CFS v2 says we'd better start splittin the wood and stockin' up on teh dry goods!!! Crips this is a little ice age winter map!!


from your mouth to g.. ears!!! bring it on!!
avatar
weatherwatchermom
Pro Enthusiast
Pro Enthusiast

Posts : 1458
Join date : 2014-11-25
Age : 53
Location : Hazlet Township

View user profile

Back to top Go down

Re: Long Range Thread 11.0

Post by Frank_Wx on Sat Jul 30, 2016 10:00 am

Next week looks fairly dry with temps in the 80s to low 90s. Welcome to summer, the season to take advantage of boring weather.

_________________
Snow Accumulation Archive - Cranford, NJ
2013-2014: 62.1"
2014-2015: 56.0"
2015-2016: 34.0"
2016-2017: 31.5"
2017-2018:

________________________________________________________________________________________________________
CLICK HERE to view NJ Strong Snowstorm Classifications
avatar
Frank_Wx
Godzilla Seeker
Godzilla Seeker

Posts : 16993
Join date : 2013-01-05
Age : 25
Location : Cranford, NJ

View user profile http://njstrongweather.blogspot.com/

Back to top Go down

Re: Long Range Thread 11.0

Post by frank 638 on Sat Jul 30, 2016 12:57 pm

Will this boring weather last into Aug or will we see a change

frank 638
Pro Enthusiast
Pro Enthusiast

Posts : 1277
Join date : 2016-01-01
Age : 34
Location : bronx ny

View user profile

Back to top Go down

Re: Long Range Thread 11.0

Post by Frank_Wx on Sat Jul 30, 2016 2:00 pm

frank 638 wrote:Will this boring weather last into Aug or will we see a change

It won't get interesting until the Tropics heat up

_________________
Snow Accumulation Archive - Cranford, NJ
2013-2014: 62.1"
2014-2015: 56.0"
2015-2016: 34.0"
2016-2017: 31.5"
2017-2018:

________________________________________________________________________________________________________
CLICK HERE to view NJ Strong Snowstorm Classifications
avatar
Frank_Wx
Godzilla Seeker
Godzilla Seeker

Posts : 16993
Join date : 2013-01-05
Age : 25
Location : Cranford, NJ

View user profile http://njstrongweather.blogspot.com/

Back to top Go down

Re: Long Range Thread 11.0

Post by algae888 on Mon Aug 01, 2016 6:58 pm

from another board on la nina.

now

2007

2010
last two images were last two mod nina's in mid summer. looks much different than this years pac. weak nina or even neutral enso looks like a good bet right now.
avatar
algae888
Advanced Forecaster
Advanced Forecaster

Posts : 4277
Join date : 2013-02-05
Age : 55
Location : mt. vernon, new york

View user profile

Back to top Go down

Re: Long Range Thread 11.0

Post by dkodgis on Tue Aug 02, 2016 9:32 am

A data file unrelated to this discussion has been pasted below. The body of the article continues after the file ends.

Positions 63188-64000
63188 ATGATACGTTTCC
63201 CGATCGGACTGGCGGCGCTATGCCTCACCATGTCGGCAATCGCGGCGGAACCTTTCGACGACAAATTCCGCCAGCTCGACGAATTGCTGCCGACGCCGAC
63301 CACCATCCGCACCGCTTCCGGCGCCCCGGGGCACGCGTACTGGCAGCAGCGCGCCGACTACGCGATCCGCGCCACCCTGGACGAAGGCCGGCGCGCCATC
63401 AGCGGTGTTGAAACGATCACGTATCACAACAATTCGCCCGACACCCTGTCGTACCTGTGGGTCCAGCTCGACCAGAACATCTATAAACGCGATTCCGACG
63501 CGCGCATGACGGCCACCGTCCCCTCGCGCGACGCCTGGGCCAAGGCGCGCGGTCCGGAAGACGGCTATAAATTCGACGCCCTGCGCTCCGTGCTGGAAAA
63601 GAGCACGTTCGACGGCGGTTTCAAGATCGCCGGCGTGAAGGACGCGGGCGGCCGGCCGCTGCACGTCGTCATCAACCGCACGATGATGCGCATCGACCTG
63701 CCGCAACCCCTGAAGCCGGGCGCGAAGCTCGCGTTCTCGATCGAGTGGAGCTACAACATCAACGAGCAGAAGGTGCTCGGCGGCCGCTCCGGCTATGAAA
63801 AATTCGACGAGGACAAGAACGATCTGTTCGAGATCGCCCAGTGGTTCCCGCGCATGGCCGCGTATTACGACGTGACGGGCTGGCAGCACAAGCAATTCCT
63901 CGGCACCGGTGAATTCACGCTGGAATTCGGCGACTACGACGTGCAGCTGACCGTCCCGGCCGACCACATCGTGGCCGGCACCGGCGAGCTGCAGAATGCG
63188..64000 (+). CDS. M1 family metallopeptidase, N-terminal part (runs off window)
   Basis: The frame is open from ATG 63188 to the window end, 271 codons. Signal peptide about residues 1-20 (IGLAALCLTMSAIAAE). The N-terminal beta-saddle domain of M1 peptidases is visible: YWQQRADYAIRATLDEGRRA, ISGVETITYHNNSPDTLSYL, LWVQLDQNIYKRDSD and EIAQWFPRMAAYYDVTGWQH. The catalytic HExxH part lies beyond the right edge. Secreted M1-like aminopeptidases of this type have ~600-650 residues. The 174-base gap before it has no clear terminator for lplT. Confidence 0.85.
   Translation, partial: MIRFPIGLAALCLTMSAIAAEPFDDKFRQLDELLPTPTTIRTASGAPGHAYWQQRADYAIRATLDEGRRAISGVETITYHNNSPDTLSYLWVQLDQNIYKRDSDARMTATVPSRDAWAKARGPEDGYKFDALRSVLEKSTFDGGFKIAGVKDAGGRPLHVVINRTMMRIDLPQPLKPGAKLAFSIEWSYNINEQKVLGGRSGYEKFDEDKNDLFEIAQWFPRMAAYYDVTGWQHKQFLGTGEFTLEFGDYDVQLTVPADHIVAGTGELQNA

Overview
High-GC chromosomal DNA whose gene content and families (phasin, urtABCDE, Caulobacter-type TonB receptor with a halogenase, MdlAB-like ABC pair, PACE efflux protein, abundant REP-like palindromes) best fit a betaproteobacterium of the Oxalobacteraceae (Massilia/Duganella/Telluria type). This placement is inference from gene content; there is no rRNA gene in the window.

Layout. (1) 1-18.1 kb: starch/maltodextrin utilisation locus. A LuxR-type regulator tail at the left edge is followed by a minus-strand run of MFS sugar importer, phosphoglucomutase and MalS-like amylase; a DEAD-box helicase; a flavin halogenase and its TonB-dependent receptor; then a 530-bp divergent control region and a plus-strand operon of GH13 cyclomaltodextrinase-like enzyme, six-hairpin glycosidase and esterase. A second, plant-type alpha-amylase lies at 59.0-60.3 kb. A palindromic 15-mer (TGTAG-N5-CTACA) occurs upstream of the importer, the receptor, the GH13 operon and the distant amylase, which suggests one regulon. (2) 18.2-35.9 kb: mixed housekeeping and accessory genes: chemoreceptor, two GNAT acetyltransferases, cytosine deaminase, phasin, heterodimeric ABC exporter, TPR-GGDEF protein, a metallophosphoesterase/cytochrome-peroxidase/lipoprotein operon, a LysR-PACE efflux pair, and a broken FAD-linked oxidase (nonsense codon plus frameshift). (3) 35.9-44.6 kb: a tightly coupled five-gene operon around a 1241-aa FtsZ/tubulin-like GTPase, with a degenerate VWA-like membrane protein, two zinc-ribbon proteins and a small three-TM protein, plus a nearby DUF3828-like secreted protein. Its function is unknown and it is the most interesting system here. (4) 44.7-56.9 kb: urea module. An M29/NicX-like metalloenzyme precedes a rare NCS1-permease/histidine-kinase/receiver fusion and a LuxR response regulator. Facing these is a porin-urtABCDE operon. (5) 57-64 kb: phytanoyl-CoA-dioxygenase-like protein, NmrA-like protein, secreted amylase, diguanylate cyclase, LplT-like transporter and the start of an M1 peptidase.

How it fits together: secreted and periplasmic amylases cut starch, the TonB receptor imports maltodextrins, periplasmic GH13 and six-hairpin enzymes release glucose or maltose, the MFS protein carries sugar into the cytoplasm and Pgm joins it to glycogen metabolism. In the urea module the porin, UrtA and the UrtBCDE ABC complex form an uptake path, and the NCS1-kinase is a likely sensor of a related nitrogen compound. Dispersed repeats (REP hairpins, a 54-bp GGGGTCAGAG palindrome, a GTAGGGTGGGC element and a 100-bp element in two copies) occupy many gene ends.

Henry Margusity noted yesterday the tropics are just starting to heat up and there are a few things developing down there...a storm hitting Central America and one that may be hitting the Gulf area in a week and a half. I guess that train has left the station.
avatar
dkodgis
Pro Enthusiast
Pro Enthusiast

Posts : 359
Join date : 2013-12-29

View user profile

Back to top Go down

Re: Long Range Thread 11.0

Post by algae888 on Wed Aug 03, 2016 9:52 am

the persistent -nao/epo this summer is quite noteworthy. will it last this winter?


some thoughts from mets on other boards....
"neutral enso and a +pdo = fridged winter."
"neutral enso weak mjo no stato warming what's driving the -nao? atlantic sst!"


avatar
algae888
Advanced Forecaster
Advanced Forecaster

Posts : 4277
Join date : 2013-02-05
Age : 55
Location : mt. vernon, new york

View user profile

Back to top Go down

Re: Long Range Thread 11.0

Post by algae888 on Wed Aug 03, 2016 10:00 am

if the pattern we are in now continues into winter, it could be good this year with frequent arctic outbreaks. cold fronts have been moving through every few days which is somewhat unusual for our area in the heart of summer. dominate northern stream with +pdo/-epo driving our weather. as for snow well as always timing needs to be just right which has been in our favor the last few years. same ol same ol as we get to mid august. ridge tries to build but flattens as it gets to our area...



avatar
algae888
Advanced Forecaster
Advanced Forecaster

Posts : 4277
Join date : 2013-02-05
Age : 55
Location : mt. vernon, new york

View user profile

Back to top Go down

Re: Long Range Thread 11.0

Post by Sponsored content


Sponsored content


Back to top Go down

Page 25 of 27 Previous  1 ... 14 ... 24, 25, 26, 27  Next

View previous topic View next topic Back to top

- Similar topics

 
Permissions in this forum:
You cannot reply to topics in this forum